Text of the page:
Imputed Income

The latest version of the Housing Agreement includes a clause related to amended tax law that may have financial implications for some of our faculty and staff Tenants.

This new clause states, “10.7 Imputed Income. Depending on Tenant’s University Affiliation, Tenant may be subject to imputed income tax reporting, per the Tax Reform Act of 1986, under Internal Revenue Service, Title 26 U.S. Code § 119, regarding the tax treatment of housing furnished to faculty or other employees of an educational institution. In the event that the University reports imputed income, Housing Services will notify and will provide additional information to Tenant.”

Imputed income, according to the IRS, is the value of non-monetary compensation given to employees in the form of fringe benefits. According to the IRS, if you receive “benefits” as a result of being employed, such as being eligible for below market rate housing, then these benefits may be taxed. UCSF provides lower rents than comparable units in the off-campus housing market, so the IRS considers rent savings an employee benefit. University sponsored housing could be considered a taxable employee benefit, or imputed income.  Imputed income is added to an employee’s gross wages so employment taxes can be withheld. It is not included in an employee’s net pay since the benefit was already given in a non-monetary form (rent savings).

In order for campus housing to be considered imputed income, the monthly rent has to meet certain criteria set by the Safe Harbor Amendment. The Safe Harbor valuation rule states that if the annual rent is equal to or greater than 5% of the “fair market value”, the value of such housing is not considered imputed income and is not included in the gross income of an employee.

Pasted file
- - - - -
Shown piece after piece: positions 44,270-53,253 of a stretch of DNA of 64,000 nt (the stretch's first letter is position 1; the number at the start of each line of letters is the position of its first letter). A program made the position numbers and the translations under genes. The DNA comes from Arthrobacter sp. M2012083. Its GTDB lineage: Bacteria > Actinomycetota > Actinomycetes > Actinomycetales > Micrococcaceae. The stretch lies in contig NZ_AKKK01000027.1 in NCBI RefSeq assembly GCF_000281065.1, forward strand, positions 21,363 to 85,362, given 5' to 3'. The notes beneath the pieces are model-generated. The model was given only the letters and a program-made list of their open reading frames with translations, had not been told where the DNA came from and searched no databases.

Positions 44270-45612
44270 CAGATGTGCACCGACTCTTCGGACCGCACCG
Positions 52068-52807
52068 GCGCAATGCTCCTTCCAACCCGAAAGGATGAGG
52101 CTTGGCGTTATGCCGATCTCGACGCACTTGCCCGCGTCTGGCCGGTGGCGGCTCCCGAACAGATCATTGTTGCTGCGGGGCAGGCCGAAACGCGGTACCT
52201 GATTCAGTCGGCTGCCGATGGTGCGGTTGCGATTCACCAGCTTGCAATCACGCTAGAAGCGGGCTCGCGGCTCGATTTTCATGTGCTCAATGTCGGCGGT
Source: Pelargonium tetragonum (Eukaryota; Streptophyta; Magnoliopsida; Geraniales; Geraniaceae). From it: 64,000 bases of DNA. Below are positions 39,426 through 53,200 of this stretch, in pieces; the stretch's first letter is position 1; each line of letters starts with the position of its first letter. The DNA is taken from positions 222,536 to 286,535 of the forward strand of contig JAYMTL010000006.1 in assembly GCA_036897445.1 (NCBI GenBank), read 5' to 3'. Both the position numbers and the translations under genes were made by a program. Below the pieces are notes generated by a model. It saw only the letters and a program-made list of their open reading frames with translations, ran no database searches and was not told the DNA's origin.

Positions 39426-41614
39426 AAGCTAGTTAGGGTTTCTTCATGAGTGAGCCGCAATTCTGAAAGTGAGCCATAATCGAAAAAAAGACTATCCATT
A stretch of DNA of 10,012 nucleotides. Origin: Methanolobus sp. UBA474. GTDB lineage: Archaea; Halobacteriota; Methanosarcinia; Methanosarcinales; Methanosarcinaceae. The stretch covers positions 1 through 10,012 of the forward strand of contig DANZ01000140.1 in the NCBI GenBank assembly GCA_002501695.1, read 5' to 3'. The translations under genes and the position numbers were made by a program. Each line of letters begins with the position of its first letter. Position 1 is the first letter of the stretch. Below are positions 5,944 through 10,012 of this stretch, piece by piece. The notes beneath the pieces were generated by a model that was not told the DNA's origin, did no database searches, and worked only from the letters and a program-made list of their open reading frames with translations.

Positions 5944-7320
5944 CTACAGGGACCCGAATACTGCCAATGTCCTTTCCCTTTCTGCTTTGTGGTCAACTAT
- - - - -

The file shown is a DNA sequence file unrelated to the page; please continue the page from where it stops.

Example (each tenant’s situation will vary):

$600,000 Appraised fair market value of the property if sold
X 5%
= $30,000 per year in rental income (Safe Harbor annual rental rate)
÷ 12 months per year
= $2,500 (Safe Harbor monthly rental rate)

If tenant pays $2,500 or higher in monthly rent, there is no imputed income tax.

However, if the total rent paid during the calendar year is less than the Safe Harbor rate, the difference must be included in the employee’s gross income for tax purposes. 

Example:

$2,500 (Safe Harbor monthly rental rate)
- $2,300 (Tenant’s actual monthly rent payment)
= $200 (monthly imputed income / IRS considers this a taxable employee benefit)

In other words, because you are paying less than the assessed market value of this property, you will be taxed on the difference between what you pay and what the rental value is. Generally, it is a better deal to pay a tax on the benefit than it is to pay the full rental market rate.

The imputed income amount will appear on your paystub as a separate line item added to your gross wages prior to tax deductions.  You may want to consult a tax attorney or certified public accountant if you have a complicated tax situation, or if you need more clarity on the IRS tax code.

An independent real estate appraiser recently assessed the value of UCSF Housing properties. Using this assessment, Housing Services determined that due to Safe Harbor, your imputed income will be reported to UCSF Controller’s Office beginning July 1, 2021.  The imputed income will appear on your tax forms (W-2) for 2021.  Per Housing’s fiduciary responsibility, we will need to provide the Controller’s Office with a list of our Housing Tenants who are impacted with imputed income.

If your housing offer qualifies you for imputed income, you will be notified at the time of signing your Housing Agreement of the amount of imputed income.

If you have any questions, please reach out to .(JavaScript must be enabled to view this email address).